|Publication number||US4450973 A|
|Application number||US 06/425,758|
|Publication date||May 29, 1984|
|Filing date||Sep 28, 1982|
|Priority date||Sep 28, 1982|
|Publication number||06425758, 425758, US 4450973 A, US 4450973A, US-A-4450973, US4450973 A, US4450973A|
|Original Assignee||Thurston Toeppen|
|Export Citation||BiBTeX, EndNote, RefMan|
|Patent Citations (5), Referenced by (33), Classifications (7), Legal Events (5)|
|External Links: USPTO, USPTO Assignment, Espacenet|
The present invention is directed to a linerless, threaded, molded plastic closure, particularly intended for use with glass bottles containing pressurized liquids, but also suitable for use with other types of containers and for non-pressurized applications.
The carbonated-beverage industry produces large amounts of a bulky product in which the container package must meet severe performance requirements while representing a relatively large percentage of the total product cost. Under these conditions, there is an evident need for container closures which are highly efficient and at the same time economical.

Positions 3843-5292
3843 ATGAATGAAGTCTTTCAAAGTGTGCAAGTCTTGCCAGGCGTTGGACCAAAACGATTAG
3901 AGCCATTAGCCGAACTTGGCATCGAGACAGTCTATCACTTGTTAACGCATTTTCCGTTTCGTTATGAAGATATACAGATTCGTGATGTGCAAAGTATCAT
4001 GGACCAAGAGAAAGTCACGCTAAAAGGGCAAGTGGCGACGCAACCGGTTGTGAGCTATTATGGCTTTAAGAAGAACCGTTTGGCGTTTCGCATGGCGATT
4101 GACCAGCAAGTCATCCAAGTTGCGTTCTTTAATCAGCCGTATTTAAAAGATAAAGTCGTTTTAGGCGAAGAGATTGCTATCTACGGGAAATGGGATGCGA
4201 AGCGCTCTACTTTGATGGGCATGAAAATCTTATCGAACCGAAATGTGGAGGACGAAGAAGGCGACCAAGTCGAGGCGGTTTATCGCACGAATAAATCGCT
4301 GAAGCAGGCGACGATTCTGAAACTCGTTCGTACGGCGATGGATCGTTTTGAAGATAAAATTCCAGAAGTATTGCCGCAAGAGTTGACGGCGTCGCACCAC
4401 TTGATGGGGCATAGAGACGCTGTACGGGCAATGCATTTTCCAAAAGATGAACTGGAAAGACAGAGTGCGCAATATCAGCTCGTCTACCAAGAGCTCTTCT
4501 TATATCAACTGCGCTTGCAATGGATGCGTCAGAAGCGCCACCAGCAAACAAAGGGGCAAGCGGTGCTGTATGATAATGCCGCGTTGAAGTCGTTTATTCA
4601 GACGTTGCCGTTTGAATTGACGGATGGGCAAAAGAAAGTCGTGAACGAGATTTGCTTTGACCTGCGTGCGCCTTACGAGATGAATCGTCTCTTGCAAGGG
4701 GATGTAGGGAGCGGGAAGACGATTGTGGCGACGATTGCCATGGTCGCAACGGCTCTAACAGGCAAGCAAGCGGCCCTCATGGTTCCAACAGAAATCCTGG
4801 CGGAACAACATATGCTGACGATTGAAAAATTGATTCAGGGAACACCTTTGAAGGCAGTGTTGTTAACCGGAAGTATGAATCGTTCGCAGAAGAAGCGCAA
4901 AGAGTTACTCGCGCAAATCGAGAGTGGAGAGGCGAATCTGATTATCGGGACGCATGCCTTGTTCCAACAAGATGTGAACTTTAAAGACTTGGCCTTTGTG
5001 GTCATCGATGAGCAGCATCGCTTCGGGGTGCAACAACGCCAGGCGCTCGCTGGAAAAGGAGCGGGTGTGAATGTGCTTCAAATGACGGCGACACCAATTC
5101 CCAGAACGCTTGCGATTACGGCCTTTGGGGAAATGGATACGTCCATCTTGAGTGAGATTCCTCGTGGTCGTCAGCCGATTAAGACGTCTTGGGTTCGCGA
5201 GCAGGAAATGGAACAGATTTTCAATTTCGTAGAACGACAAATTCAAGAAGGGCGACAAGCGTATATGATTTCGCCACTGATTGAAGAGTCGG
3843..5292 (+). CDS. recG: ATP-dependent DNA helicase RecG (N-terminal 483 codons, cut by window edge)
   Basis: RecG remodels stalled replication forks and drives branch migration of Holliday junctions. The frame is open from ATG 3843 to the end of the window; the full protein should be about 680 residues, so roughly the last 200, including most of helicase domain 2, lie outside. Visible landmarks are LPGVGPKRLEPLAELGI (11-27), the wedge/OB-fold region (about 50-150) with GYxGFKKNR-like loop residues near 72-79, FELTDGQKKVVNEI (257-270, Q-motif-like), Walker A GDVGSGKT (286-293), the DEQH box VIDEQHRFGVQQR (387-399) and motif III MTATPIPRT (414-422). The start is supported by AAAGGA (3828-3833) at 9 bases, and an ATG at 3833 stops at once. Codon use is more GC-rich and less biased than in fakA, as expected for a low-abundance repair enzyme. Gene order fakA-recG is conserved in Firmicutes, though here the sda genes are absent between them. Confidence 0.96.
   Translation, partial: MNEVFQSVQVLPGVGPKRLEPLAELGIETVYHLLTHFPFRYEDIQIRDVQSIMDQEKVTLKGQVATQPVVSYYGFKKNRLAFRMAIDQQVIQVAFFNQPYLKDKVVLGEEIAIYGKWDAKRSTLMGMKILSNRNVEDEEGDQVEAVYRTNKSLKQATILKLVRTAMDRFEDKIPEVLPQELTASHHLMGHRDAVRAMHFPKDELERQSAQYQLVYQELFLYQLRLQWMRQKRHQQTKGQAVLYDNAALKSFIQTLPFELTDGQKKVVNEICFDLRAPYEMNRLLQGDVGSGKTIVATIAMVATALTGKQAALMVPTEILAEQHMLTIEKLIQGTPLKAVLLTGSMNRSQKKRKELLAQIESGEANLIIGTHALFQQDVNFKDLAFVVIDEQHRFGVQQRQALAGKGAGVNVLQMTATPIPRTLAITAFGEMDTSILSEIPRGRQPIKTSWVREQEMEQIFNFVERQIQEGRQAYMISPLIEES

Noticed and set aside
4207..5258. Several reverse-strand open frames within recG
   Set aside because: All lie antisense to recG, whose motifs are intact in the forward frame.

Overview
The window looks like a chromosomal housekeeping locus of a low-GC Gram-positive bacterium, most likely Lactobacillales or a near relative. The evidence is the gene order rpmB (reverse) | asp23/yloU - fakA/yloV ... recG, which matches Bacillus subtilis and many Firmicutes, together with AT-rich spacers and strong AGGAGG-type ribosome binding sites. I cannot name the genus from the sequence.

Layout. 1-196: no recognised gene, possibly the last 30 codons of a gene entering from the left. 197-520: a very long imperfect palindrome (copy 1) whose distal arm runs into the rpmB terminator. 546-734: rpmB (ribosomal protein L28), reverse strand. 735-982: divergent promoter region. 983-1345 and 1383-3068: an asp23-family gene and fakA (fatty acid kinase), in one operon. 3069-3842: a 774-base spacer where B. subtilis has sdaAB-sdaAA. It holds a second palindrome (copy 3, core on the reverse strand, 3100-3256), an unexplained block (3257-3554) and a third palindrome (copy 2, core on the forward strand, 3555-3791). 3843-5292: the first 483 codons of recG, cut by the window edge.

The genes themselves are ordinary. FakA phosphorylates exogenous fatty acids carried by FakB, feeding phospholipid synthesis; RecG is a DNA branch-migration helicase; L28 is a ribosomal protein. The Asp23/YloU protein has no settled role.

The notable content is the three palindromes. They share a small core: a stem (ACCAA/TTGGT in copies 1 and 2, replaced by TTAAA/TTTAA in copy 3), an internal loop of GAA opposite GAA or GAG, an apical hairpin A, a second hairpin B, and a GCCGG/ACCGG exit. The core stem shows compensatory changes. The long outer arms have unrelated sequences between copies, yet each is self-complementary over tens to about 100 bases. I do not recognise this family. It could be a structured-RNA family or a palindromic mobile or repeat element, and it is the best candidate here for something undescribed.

The invention described herein comprises a screw-type, linerless closure for use with threaded containers, molded from polythylene, polypropylene, or other resilient plastic materials suited to the particular application. The use of resilient plastic makes it inherently resistant to shock and abrasion, and as a one-piece molded closure it can be economically fabricated and conveniently recycled. Specific design features as described below are provided to secure high sealing efficiency over a wide range of storage and handling conditions, and to assure safety and conveneince for the user.